Module Catalogue 2017/18

SEL8639 : Ethno-linguistic variation

  • Offered for Year: 2017/18
  • Module Leader(s): Dr Heike Pichler
  • Owning School: English Lit, Language & Linguistics
  • Teaching Location: Newcastle City Campus
Semesters
Semester 2 Credit Value: 20
ECTS Credits: 10.0
Pre Requisites
Pre Requisite Comment

Students taking this module must have a strong background in variationist linguistics and basic knowledge of phonology, morphology and syntax.

Co Requisites
Co Requisite Comment

N/A

Aims

This advanced module in variationist sociolinguistics examines the complex relationship between language and ethnicity. It provides students with a critical overview of key studies exploring the language-ethnicity interface and introduces them to the diversity of methodological and theoretical frameworks for studying ethno-linguistic variation and change. Students will learn to apply these frameworks to the variationist analysis of an ethnic variety of UK English. The module also examines the potential effects of ethno-linguistic practice in institutional settings, and defines sociolinguists’ role in combating ethno-linguistic discrimination.

Outline Of Syllabus

This module will cover the following:
1.       key terms and concepts in language and ethnicity research
2.       methodological and theoretical frameworks for studying ethno-linguistic variation and change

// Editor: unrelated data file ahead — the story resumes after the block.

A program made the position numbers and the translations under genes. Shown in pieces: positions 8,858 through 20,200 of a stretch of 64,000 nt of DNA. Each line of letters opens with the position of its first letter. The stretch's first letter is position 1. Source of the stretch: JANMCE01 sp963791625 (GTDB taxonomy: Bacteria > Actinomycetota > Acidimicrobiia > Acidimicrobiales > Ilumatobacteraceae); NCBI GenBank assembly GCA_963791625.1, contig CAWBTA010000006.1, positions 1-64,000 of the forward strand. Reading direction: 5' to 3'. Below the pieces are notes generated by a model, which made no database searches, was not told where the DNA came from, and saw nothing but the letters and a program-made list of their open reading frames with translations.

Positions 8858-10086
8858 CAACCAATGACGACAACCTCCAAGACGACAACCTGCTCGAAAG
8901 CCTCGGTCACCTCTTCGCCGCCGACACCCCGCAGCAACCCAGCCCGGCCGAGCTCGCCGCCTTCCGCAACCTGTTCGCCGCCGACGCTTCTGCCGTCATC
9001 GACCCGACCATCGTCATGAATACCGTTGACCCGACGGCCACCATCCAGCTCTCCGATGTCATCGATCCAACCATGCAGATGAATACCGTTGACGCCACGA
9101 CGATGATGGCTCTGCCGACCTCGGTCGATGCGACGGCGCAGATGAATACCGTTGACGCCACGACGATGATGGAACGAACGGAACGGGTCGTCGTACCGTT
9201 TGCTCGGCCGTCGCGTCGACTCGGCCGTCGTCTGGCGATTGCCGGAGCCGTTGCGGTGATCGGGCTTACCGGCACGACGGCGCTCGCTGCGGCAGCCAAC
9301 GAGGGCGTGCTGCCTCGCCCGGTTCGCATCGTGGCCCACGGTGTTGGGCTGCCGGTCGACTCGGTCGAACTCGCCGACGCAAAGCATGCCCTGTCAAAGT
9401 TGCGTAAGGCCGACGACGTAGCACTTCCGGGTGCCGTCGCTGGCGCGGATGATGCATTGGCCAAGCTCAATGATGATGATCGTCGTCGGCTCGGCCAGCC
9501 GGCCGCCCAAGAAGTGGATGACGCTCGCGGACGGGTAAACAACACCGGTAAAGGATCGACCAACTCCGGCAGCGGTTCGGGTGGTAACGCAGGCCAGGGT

3.       the origins, development and structural characteristics of selected ethnic varieties of English
4.       the role of ethnicity in language variation and changethe construction and negotiation of ethnic identities through language usesocietal repercussions of ethno-linguistic diversity

Learning Outcomes

Intended Knowledge Outcomes

By the end of this module, it is anticipated that students will be able to:
1.       use correctly and with confidence the key terms and concepts associated with ethno-linguistics
2.       apply the practical and conceptual tools acquired for studying ethno-linguistic variation and change to the analysis and interpretation of novel datasets
3.       describe the origins and developments of selected ethnic varieties of English, and identify their structural characteristics
4.       summarize, describe and evaluate the methods, results and implications of selected case studies into ethno-linguistic variation and change
5.       recognise and explain (i) the role of ethnicity in language variation & change, (ii) the role of language use in the construction of ethnic identities
6.       clarify and give examples of the effect of ethno-linguistic variation in different social and institutional contexts

Intended Skill Outcomes

On successful completion of this module, students will have developed the following transferable skills:
1.       problem-solving skills (responding to technical failures; developing strategies for dealing with badly distributed data)
2.       analytical skills (identifying variation; developing a coding schema; interpreting results)
3.       numerical skills (quantifying patterns of variation; interpreting quantitative patterns of variation)
4.       IT skills (working with specialized computer software; using Excel to visualize quantitative data in graphs/tables)
5.       communication skills & writing skills (communicating research results effectively; writing coherently to develop a convincing argument and defend evidence for it)